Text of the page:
This chapter retraces Grice’s thought experiment on ‘creature construction’ (Grice 1975a), which attempts to show how complex psychological processes can be shown to emerge from less complex behaviours. Beginning with simple organisms, Grice’s experiment explores examines how an organism’s psychological processes work to construct representations of the surrounding environment in such a way that those representations can be utilised for survival. The more complex the organism, the more nuanced are the processes that have developed to aid it in this task. Our goal in retracing the experiment is to shed light on those elements of psychological experience and communication which, in keeping with the subject of this volume, might be said to exist beyond meaning. In particular, we refer to the experience and communication of non-propositional phenomena such as emotions, sensations and feelings. This is a topic of which much has recently been made in pragmatics, particularly in relevance theory (Sperber and Wilson 1986/1995, 2015; Wilson and Carston 2019; de Saussure and Wharton 2019; Wharton and Strey 2019), and we claim insights from Gricean creature construction are illuminating.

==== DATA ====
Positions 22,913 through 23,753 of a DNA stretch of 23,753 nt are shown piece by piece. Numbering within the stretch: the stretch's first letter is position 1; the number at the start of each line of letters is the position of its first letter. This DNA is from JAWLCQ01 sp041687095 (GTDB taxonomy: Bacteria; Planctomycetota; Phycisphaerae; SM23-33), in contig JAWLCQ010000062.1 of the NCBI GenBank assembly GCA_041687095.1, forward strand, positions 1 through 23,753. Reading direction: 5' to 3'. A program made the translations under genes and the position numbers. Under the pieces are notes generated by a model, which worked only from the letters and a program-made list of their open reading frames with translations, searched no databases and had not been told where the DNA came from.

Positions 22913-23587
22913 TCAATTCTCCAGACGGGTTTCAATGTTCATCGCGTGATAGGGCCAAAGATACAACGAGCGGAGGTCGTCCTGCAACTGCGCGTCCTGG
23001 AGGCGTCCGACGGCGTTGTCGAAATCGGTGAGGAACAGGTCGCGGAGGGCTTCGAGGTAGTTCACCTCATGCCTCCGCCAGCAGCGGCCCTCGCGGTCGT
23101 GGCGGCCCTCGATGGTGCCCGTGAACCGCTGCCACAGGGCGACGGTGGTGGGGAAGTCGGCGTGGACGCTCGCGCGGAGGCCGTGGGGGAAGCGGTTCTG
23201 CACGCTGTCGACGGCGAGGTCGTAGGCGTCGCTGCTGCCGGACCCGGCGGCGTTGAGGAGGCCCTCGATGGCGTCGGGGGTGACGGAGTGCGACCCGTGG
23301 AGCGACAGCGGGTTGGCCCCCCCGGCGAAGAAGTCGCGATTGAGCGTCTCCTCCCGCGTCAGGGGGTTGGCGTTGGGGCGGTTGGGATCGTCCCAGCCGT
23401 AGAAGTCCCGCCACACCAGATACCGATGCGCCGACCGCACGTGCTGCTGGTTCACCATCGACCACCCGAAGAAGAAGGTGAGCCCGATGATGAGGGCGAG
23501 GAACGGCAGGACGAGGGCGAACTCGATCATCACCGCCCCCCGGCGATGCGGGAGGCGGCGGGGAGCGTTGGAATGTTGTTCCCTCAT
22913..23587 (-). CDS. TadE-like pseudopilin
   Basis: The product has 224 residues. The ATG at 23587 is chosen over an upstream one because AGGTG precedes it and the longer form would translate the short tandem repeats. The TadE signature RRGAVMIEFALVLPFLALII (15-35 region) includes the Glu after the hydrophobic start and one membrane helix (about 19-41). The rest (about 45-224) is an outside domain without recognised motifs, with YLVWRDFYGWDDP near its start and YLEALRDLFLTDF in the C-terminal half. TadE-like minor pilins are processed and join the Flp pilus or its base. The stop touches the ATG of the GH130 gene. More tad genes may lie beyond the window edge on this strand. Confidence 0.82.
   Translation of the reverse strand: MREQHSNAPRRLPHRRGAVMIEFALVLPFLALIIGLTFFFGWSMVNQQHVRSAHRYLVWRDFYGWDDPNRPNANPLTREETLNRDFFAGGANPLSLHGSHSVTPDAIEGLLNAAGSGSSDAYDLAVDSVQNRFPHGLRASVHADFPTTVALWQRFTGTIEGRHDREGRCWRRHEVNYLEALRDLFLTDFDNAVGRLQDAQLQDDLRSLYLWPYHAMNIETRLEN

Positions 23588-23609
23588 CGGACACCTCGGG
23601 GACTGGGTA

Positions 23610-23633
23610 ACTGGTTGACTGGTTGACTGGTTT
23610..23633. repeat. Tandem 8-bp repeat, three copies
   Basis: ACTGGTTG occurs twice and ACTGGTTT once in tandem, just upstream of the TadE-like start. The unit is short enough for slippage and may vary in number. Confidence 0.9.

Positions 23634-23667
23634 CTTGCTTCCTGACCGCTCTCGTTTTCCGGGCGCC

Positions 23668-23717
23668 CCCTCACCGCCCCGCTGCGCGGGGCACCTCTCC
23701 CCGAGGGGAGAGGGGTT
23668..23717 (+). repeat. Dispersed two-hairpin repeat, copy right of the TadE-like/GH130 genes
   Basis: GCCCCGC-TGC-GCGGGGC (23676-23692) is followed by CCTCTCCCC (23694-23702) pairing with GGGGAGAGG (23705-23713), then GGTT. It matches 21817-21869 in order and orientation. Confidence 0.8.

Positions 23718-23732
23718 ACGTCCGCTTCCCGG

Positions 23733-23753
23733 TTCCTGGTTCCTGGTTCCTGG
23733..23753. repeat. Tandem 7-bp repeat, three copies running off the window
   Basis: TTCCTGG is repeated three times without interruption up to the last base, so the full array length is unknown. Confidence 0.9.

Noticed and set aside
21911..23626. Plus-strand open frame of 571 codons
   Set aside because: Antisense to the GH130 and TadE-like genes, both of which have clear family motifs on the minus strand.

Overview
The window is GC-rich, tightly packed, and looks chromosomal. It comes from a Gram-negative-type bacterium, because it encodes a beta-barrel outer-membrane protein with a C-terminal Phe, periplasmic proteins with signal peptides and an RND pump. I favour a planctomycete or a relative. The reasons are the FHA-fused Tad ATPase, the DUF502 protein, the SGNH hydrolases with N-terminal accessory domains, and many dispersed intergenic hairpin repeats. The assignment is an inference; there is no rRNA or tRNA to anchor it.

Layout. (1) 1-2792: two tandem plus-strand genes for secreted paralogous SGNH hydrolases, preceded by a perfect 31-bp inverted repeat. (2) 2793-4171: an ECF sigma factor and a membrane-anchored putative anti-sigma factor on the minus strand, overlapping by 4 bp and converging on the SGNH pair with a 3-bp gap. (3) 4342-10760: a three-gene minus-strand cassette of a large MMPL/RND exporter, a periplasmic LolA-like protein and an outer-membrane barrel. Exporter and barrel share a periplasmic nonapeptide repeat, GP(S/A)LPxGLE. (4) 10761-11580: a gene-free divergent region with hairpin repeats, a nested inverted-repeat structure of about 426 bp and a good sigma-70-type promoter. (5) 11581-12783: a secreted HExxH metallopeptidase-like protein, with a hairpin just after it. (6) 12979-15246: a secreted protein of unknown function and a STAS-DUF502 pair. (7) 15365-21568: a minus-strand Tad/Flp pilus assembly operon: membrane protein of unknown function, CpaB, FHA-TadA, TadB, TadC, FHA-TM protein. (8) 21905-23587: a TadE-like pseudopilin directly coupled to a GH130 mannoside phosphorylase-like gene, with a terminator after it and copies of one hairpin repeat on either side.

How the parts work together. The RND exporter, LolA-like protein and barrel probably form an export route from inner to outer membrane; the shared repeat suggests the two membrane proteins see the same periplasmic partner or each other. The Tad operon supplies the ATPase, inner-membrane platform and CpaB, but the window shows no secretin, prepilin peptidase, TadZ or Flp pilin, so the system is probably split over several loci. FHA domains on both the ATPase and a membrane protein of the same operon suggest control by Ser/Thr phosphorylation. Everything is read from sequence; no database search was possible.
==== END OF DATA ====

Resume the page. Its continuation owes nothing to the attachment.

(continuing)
|Title of host publication||Beyond Meaning|
|Number of pages||21|
|Publication status||Published - 1 Oct 2021|
|Name||Pragmatics & beyond|
- creature construction
- philosophical psychology